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Beloved local business Duran Place for Kids asks for help

Duran Kids COVID-19
Beloved local business Duran Place for Kids asks for help
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Thomas Desormeaux

Thomas Desormeaux

Thomas Desormeaux is a reporter and writer who lives close to the border of Oakville and Mississauga. He has lived in the GTA for his entire life and is interested in global events, politics and government. follow on twitter @TommyDesormeaux

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The COVID-19 pandemic has been tough for Duran Place for Kids. After a combination of a slow spring and the damage from State of Emergency closures, the beloved business faced eviction from their downtown Oakville location. That is when they put out a plea for help.

Duran Place for Kids is an activity centre that provides Oakville children with lessons in painting, yoga, tutoring and other things. The business began operating a year ago after teacher Tina De Crisci and her husband left their jobs to pursue a “lifelong dream.”

“It started off being lessons for the children, it’s four floors so we’ve got everything, from music to art, dance and tutoring” she says. “It’s just a wonderful venue so it just lends itself to a lot of things.”

But a month or so ago this service to the community came under threat. After a slow start to the year, the family could not afford to pay their rent during the State of Emergency shutdowns. Shortly after informing their landlord, the family found out that he would be locking their doors on March 30th.

Duran Kids Covid-19

The Lakeshore-Trafalgar area of Oakville has been under construction for much of 2020. “Some people weren’t willing to venture past all that messiness and all the detours and roadblocks especially moms with children which was mostly who we would get,” Tina says. “The construction just slowed things down to where we were stretching our pennies and then we were asked to close.”

Duran Place stopped operating before it was officially mandated by the government. “That was right before our March break camps were starting. We had all the deposits down and we refunded everybody, that was our choice. It wouldn’t have been fair, parents don’t feel safe bringing their children into a group environment,” Tina says.

When they received this news, Duran Kids started a GoFundMe campaign page to raise money. “We were in a panic, we started it at 3:00 in the morning,” Tina says. “We’ve never been more vulnerable and more brave at the same time”

The response from the community was overwhelming. As of today, the page has 193 donors for a total of over $15,000.

Their children were asking about going to the block place. You know, ‘can we go to the beach,’ because we have a sand room.

“They miss us,” says Tina. “That was nice to see, a lot of direct messages. Their children were asking about going to the block place. You know, ‘can we go to the beach,’ because we have a sand room.”

“Beautiful family doing such great work,” reads one comment. “The Duran Family are amazing people who have put their hearts and souls into providing an awesome place for a kid!” reads another.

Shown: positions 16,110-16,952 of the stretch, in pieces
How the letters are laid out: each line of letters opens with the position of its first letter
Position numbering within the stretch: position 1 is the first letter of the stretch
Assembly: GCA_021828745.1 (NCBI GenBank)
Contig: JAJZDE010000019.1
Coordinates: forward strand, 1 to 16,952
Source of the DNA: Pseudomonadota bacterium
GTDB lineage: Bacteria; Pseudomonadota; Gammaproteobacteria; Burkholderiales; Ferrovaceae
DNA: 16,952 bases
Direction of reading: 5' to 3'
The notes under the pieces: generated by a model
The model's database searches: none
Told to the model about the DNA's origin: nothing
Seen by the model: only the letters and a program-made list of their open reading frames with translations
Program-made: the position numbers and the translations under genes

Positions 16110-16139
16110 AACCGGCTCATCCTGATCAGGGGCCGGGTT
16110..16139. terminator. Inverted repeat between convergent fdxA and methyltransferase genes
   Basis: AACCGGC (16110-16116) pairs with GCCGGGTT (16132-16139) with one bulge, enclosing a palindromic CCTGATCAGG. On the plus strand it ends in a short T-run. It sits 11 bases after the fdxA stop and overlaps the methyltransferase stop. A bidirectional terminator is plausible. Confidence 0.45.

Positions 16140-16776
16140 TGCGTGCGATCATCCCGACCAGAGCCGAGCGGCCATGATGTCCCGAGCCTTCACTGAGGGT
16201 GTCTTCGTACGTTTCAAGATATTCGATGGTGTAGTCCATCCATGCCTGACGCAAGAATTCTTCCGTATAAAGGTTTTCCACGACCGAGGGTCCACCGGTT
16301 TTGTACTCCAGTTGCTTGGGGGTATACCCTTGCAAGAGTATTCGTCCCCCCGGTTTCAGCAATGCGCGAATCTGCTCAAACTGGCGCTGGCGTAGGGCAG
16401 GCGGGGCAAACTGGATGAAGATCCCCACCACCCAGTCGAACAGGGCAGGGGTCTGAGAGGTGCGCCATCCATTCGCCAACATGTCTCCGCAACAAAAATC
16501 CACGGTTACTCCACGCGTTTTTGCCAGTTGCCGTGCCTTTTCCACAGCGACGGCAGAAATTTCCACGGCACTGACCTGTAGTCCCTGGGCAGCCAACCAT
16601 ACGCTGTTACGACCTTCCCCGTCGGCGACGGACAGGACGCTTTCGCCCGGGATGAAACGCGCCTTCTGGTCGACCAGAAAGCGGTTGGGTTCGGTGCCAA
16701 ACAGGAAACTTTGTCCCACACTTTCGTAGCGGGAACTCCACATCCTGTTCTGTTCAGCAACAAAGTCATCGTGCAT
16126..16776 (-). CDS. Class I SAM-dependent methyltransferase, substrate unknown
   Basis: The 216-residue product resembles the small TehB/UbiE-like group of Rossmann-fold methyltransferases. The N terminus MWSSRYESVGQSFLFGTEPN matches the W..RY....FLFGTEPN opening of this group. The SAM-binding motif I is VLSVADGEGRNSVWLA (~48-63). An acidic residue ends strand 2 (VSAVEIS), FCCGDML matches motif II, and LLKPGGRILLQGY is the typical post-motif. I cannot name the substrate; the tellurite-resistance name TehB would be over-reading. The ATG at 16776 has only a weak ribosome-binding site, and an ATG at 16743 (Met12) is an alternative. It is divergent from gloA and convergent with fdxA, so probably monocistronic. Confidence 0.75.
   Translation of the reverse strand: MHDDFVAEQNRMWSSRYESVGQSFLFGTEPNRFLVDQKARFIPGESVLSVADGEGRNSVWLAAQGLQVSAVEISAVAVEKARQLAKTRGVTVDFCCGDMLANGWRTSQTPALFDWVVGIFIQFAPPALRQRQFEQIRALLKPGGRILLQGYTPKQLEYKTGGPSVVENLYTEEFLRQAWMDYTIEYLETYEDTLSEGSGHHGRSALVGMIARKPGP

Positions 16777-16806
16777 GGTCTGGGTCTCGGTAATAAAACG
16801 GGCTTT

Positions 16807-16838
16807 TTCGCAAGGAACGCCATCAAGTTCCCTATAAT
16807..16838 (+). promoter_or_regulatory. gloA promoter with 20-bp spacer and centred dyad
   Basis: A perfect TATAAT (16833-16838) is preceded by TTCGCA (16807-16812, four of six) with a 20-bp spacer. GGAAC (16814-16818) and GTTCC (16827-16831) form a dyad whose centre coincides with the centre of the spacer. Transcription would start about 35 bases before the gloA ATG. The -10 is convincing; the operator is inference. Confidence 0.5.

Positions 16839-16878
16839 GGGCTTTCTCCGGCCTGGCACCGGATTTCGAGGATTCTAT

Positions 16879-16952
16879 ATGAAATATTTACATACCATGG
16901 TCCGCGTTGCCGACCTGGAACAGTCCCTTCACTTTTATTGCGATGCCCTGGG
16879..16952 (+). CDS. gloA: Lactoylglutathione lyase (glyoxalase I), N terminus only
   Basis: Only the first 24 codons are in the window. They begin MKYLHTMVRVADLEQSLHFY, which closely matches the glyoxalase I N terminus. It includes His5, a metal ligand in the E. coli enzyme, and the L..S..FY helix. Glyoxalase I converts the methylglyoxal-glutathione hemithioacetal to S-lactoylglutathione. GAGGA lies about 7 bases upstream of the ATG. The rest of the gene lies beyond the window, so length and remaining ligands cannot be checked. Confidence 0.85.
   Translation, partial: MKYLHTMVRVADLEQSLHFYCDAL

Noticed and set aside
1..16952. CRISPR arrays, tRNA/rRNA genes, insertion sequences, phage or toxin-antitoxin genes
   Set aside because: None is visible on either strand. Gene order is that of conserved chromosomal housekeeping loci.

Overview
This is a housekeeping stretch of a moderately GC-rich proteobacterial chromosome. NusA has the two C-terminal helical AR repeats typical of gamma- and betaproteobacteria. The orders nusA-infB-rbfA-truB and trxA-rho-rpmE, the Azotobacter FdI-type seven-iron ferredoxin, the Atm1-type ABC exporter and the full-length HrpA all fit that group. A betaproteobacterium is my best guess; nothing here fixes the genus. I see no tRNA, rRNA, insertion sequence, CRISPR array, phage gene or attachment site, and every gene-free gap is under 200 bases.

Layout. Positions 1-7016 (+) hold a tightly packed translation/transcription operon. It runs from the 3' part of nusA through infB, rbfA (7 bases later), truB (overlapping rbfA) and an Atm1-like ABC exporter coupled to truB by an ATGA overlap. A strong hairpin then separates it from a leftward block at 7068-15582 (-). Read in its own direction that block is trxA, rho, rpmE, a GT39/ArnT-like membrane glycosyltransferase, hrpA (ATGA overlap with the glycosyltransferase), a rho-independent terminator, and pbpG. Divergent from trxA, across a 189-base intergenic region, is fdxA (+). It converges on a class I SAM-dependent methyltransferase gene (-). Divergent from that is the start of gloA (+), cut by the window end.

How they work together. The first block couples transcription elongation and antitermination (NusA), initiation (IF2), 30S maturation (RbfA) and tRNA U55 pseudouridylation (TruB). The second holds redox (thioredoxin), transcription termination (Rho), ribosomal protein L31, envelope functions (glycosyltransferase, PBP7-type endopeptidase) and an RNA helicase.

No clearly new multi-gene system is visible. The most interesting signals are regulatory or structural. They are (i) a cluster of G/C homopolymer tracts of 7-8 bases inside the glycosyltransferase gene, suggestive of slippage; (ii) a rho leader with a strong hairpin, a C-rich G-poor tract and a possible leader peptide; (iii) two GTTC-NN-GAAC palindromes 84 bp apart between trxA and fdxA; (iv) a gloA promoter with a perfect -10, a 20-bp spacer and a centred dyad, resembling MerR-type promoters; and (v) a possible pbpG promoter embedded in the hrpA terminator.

Since the campaign began, Duran Place has negotiated a deal with their landlord. “That money that was raised helped us to negotiate. We originally didn’t have anything to negotiate with,” Tina says. Although their business venue is secure for now, Duran Place is continuing to struggle during the shutdown.

Beautiful family doing such great work

“We went down to zero revenue, zero income… nothing,” Tina says. “We haven’t even paid ourselves this year.” The Federal government’s Canada Emergency Commercial Rent Assistance (CECRA) program was announced after the business’s rent negotiations. Even when it arrived, Tina De Crisci says that the criteria excluded them from receiving the benefit at first.

“It sounded great, $40,000 interest free. We didn’t meet all the criteria being a new business. So we were stuck. Then that same week he put down the criteria, it was reduced to $20,000 which we JUST BARELY made,” she says.

Even after receiving the CECRA, the application process does not provide the funds immediately. “The banks wouldn’t have everything in place yet. They weren’t even accepting applications yet and we were seeing businesses closing down,” Tina says.

Now, there is also a benefit program available to landlords, designed to allow them to be more lenient towards their tenants. That being said, there is no guarantee that landlords will apply. Some Oakville businesses may not see this type of relief.

Duran Place for Kids is still in business. They are planning to reopen once the Province allows it. They still have no revenue going forward. Even once it’s technically allowed, customers aren’t likely to return in droves. Allowing children to commune freely with each other isn’t the most exciting idea shortly after a pandemic. Even knowing these things, Tina and her family are continuing to do work, continuing to serve their community.

On Easter, they organized for the Easter Bunny to visit hundreds of streets all over Oakville to interact with kids from afar. A week ago, there were volunteers dressed in donated Pup Patrol costumes out front of the business, waving to children as they drove by. Tina says that a lot of the parents at these events offered to pay them money for what they’d done. But the family wouldn’t take it, for them it was about helping the kids out during this tough time, to continue to give back to the community.

If you are interested in finding out more about Duran Place for Kids you can visit their website at https://duranplaceforkids.com/ or donate to their campaign at https://www.gofundme.com/f/saving-duran-place-for-kids.

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